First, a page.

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Posts Tagged ‘politics’

You can’t think about public policy for the needy in the South without coming across several related Bible verses.  2 Thessalonians 3:10 says “For even when we were with you, this is what we commanded you: that if any would not work, neither should he eat.”

But, we should also consider Psalm 82:2-4 “How long will ye judge unjustly, and accept the persons of the wicked?  Defend the poor and fatherless: do justice to the afflicted and needy.  Deliver the poor and needy: rid them out of the hand of the wicked.”

Look, no one thinks of themselves as wicked and I am not calling anyone wicked.  However, some good people in politics and policy will do some somewhat devious things to win the battle and hopefully the war.

Everyone hates seeing hungry people and particularly hungry children.  Reasonable folks fairly state that those people got themselves into their circumstances with questionable life choices and personal responsibility.  It burns a taxpayer up to get into an old truck to leave a shift at a plant after standing 12 hours in steel-toed shoes then past grown fathers standing on the corner—guys who are too proud or crazy to do manual labor, pick crops or flip burgers.

The radio in that old pickup is blasting far Right talk radio in that worker’s ear.  “Your tax dollars provided those assistance checks, food stamps and free school lunches…you are sweating over a drill press while that bum plays video games all day in government assisted housing and sips malt liquor that was purchased with money intended for hungry kids.”  Dam, I am writing this stuff too easily…have I been watching Fox News.

We live in a free society; this isn’t North Korea or China.  Dictating better living isn’t legal.  So, children are born into struggling situations but Jesus wouldn’t want us to let them starve because their parents made bad choices.

The Farm Bill is the law that directs USDA programs and therefore seriously impacts the South.  Back when members of congress talked across the aisle, the farm bill supported commodity programs (which helped farm families) and provide food assistance programs (which helped farm families by creating  additional markets.)  Today, the far Right wanted to end most food assistance to force needy people to work and stop having kids they can’t afford.  Social media was a buzzed this week with the story of a seedy woman with 15 kids who upset that the government wasn’t doing more to help her.  Say what? I watch the news video about this family but paused it to say a little pray for those kids.

http://nation.foxnews.com/homelessness/2011/12/01/homeless-lady-15-kids-somebody-needs-pay-all-my-children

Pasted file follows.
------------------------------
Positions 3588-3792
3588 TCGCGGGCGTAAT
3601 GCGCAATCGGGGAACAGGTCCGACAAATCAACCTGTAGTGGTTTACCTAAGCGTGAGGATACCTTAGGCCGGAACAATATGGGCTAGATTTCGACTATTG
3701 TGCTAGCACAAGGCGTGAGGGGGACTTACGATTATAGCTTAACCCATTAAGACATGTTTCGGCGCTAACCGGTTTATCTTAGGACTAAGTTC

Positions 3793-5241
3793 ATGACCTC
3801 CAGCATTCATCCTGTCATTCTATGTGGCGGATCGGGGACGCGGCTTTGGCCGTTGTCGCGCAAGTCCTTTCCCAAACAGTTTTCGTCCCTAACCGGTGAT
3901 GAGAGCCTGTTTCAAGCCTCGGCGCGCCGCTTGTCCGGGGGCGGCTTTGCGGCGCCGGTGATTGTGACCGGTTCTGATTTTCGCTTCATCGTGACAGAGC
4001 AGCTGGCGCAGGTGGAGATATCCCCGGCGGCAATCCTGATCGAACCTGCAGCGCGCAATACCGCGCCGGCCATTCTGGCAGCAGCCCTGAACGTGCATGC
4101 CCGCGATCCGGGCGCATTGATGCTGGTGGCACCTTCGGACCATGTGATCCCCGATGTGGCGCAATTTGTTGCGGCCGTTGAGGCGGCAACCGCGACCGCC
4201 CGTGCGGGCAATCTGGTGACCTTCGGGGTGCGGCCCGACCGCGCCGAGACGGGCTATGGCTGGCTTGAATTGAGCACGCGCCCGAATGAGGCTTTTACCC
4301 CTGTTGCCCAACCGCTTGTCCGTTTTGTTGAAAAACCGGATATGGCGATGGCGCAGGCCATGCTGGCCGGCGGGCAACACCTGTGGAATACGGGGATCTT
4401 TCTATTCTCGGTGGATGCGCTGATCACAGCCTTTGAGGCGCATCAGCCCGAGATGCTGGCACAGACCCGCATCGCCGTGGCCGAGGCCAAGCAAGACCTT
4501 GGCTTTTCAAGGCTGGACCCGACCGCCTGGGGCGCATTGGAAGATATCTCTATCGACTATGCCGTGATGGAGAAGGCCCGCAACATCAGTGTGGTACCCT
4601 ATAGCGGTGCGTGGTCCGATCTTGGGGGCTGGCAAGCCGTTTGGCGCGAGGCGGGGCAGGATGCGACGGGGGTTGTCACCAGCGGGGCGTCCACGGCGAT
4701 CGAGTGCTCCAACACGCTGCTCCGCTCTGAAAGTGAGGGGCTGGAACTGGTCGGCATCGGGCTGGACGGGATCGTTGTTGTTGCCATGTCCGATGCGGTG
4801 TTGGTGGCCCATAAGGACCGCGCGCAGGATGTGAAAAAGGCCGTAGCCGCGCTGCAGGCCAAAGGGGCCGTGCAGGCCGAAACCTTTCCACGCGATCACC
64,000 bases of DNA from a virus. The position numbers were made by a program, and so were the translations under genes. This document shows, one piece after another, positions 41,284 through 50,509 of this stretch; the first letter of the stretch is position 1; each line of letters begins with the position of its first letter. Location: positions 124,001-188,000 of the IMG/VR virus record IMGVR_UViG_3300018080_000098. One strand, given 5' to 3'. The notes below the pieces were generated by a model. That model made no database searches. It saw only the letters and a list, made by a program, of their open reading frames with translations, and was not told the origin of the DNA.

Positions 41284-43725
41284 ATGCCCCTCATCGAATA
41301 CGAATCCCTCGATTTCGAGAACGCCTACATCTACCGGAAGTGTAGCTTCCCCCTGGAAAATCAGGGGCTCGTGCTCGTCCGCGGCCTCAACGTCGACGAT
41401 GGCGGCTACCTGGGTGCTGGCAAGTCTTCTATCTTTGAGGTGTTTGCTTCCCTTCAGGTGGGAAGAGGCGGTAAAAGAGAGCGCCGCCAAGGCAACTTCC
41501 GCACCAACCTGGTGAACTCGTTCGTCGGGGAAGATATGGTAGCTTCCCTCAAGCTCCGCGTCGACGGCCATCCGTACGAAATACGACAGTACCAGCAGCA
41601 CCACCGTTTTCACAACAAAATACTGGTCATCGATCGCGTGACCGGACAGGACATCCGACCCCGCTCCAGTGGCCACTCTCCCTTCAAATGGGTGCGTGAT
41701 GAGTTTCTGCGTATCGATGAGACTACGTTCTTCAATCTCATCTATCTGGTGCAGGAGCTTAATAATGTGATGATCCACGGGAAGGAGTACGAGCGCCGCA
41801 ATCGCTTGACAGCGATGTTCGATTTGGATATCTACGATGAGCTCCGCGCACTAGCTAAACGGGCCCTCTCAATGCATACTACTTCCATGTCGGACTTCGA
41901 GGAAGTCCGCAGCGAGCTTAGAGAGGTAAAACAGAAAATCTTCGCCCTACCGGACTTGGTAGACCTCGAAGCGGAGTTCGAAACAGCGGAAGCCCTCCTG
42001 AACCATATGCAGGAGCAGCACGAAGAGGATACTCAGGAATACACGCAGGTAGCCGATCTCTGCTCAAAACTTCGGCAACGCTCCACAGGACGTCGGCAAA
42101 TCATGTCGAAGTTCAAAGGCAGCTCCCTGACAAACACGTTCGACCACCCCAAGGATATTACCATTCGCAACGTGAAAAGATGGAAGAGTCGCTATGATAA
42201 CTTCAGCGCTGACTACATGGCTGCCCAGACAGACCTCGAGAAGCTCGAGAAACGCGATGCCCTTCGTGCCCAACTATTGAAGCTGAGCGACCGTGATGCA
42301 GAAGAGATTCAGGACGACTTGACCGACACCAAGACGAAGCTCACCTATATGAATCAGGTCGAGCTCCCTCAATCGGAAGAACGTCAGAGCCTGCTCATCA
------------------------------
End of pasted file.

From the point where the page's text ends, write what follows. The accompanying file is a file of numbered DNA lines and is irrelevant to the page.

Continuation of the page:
The school lunch/breakfast program ensures that needy kids have two meals a day five days a week during the school year.  Without those meals, the hospitals would be packed with malnourished kids and that cost would be astronomical.  Of course, hungry kids can’t focus on classwork so the labor force would be untrained and looking for ways to make fast money.  Fast money leads to prison at a cost of $35,000 a year.

U.S. Rep. Jack Kingston is the best House Republican from the Georgia but as a Senate candidate even Jack started tripping.  Kingston has represented chocolate city Savannah for 20 years, he was worked in chocolate city D.C. for the same 20 years and he has served during that time on the House Ag Committee and/or the Appropriations Sub-Committee on Agriculture.  Jack is UDSA food programs like the back of his hand.

If Kingston really said that needy kids should work at the school to pay off their free lunch, he was saying that to get Senate primary votes.  He knows that would never happen nor would he want that to happen.  So, poor people, people who grew up poor (Black, White and Brown) and those of us with compassion for the poor make up a bloc of voters who some in the GOP are simple writing off.

I watched the GOP Senate primary like a hawk and waited to see how much campaign would be done in the Black community.  Karen Handel had a wealth of supporters in the ATL and Jack has always shown the flag in every community in his district.  I never heard these two candidates making overtures to the Black community because there are few primary voters there.   For the record, I am a moderate Dem who voted in the GOP primary because that was where the action was.

Surprisingly, former Dollar General executive David Perdue was the only GOP senate candidate that my Black GOP friends said reached out to the non GOP Black community; he supposedly met with 32 Black pastors in the Albany area.  I like that right there.